A Guide To Real Estate Equity Waterfalls
Real estate private equity can be a very lucrative industry to work in or start a company in, and a huge reason for that is the existence of promoted interest.
Promoted interest allows an individual investor or investment firm raising capital to earn an outsized percentage of the profits of a deal over and above their original equity interest, and this amount is determined by what’s referred to as an equity waterfall structure.
And while the details of equity waterfall structures can get pretty complex, the vast majority of these really come down to a few main principles, and this article will break down what a typical equity waterfall structure actually looks like in commercial real estate, how these structures tend to function in practice, and the calculations behind these that end up driving the cash flow splits between investors on a deal.
If video is more your thing, you can watch the video version of this article here:
Real Estate Partnership Structures
Real estate equity partnership structures will usually be made up of two main players – a general partner (GP) that manages the investment, and one or more limited partners (LPs) that are passive equity partners without involvement in property operations.
And within a partnership, an equity waterfall structure provides a framework for how cash flows will be split between each partner in a variety of different scenarios, and also includes performance hurdles that are going to govern these calculations.
The Preferred Return
The first performance hurdle that’s going to be included within a waterfall structure is the preferred rate of return (the “pref” for short), which represents the rate of return the limited partner requires before the general partner can earn promoted interest on a deal.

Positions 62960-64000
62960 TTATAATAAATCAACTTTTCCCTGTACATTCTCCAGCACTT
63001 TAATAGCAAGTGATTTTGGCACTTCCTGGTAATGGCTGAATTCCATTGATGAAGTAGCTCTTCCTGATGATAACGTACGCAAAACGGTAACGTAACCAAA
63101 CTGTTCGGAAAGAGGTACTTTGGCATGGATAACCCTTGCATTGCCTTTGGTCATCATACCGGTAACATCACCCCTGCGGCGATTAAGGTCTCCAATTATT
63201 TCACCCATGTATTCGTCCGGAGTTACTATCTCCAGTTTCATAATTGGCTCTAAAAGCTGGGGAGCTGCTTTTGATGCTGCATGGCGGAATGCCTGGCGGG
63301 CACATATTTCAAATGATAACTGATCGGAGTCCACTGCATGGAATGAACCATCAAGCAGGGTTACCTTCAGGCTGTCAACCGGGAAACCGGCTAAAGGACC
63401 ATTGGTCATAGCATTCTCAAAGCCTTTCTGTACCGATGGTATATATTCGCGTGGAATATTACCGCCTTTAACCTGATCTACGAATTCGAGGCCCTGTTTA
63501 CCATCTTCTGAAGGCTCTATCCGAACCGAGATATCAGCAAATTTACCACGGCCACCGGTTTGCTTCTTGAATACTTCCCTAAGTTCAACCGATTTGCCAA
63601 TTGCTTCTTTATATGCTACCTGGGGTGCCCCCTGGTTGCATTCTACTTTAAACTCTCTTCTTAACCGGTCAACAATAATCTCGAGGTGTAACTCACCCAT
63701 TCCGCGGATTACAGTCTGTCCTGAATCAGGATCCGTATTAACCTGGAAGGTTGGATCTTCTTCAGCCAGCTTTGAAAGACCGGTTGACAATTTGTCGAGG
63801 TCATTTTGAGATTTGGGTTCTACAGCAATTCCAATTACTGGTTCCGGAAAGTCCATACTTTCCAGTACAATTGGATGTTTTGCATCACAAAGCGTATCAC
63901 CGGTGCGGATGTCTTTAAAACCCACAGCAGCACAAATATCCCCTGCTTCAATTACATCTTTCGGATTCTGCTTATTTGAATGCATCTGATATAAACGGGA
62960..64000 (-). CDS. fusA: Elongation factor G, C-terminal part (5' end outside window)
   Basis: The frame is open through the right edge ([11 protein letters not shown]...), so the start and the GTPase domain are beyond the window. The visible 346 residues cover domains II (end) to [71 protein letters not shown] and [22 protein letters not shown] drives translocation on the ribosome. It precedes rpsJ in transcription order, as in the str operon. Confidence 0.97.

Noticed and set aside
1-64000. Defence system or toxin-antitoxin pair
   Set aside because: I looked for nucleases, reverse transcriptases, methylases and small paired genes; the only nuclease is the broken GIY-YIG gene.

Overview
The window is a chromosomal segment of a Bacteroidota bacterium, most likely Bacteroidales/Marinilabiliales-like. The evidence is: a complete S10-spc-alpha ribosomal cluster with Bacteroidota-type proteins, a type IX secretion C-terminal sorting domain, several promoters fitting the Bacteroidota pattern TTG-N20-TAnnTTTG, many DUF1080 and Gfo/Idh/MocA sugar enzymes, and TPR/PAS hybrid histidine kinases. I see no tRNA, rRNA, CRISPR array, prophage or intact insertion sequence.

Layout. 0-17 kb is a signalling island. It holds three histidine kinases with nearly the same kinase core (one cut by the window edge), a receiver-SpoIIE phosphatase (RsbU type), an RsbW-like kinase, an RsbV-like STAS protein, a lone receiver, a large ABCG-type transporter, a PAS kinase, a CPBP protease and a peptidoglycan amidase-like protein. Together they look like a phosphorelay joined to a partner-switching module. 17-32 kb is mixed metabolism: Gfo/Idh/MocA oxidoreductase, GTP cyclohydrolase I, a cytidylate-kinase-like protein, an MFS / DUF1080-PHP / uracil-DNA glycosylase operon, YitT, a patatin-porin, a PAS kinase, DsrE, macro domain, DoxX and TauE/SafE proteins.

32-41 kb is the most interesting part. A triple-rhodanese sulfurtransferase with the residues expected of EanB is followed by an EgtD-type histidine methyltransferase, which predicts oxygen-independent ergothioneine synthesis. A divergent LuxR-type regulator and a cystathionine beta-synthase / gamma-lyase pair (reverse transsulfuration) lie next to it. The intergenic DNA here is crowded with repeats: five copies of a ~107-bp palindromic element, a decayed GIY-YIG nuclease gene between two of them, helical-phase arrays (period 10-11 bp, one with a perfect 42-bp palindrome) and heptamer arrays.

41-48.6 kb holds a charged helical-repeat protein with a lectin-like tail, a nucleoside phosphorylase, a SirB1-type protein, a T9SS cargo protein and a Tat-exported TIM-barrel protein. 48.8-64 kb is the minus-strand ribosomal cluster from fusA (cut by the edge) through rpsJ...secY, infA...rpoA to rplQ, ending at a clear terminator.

A preferred return can be based on a variety of different metrics, including the cash-on-cash return, the equity multiple, or even just simple interest, but in most cases (especially when the LP is a major institution), this is going to be based on a target IRR.
The IRR, or internal rate of return, measures the annualized, time-weighted return on equity invested, incorporating all cash flows on an individual deal or throughout the life of a fund. And usually, when this is used, the preferred return ends up being somewhere between about 6% and 9% depending on deal risk and negotiating leverage that each partner has.
In most JV partnership structures, cash flows up to the preferred return are going to be split pari passu, or in proportion to each investor’s original equity contribution. This means that if the limited partner contributes 90% of the equity and the general partner contributes 10% percent of the equity, all cash flows up to the preferred return would also be split 90% to the LP and 10% to the GP.
Once that preferred return is hit, this is the point where the cash flow split is going to start to change, due to what’s referred to in real estate as promoted interest.
Promoted interest (the “promote” for short) is a percentage of the cash flows above the preferred return that’s allocated directly to the general partner on a deal, and in most cases, the remaining cash flow outside of the promote will also be split pari passu based on each partner’s original equity investment.
For example, on a deal that calls for the GP to earn 20% promoted interest over an 8% IRR, using those same 90% LP and 10% GP up-front equity contributions, this would mean that for all cash flows above that 8% IRR, the GP’s cash flow allocation would be calculated by taking that 20% promoted interest and adding another 10% of the remaining 80% of the cash flows, for a total of 28% of these distributions above the preferred return going to the GP (as shown below):
20% Promoted Interest + 10% Equity Interest * (1 – 20% Promoted Interest) = 28% Cash Flow To GP
An easy way to think about this is that the promoted interest represents the percentage of the cash flows that would have otherwise been allocated to the LP in the preferred return tier, or in this case, 20% of what would have been their 90% of cash flow distributions: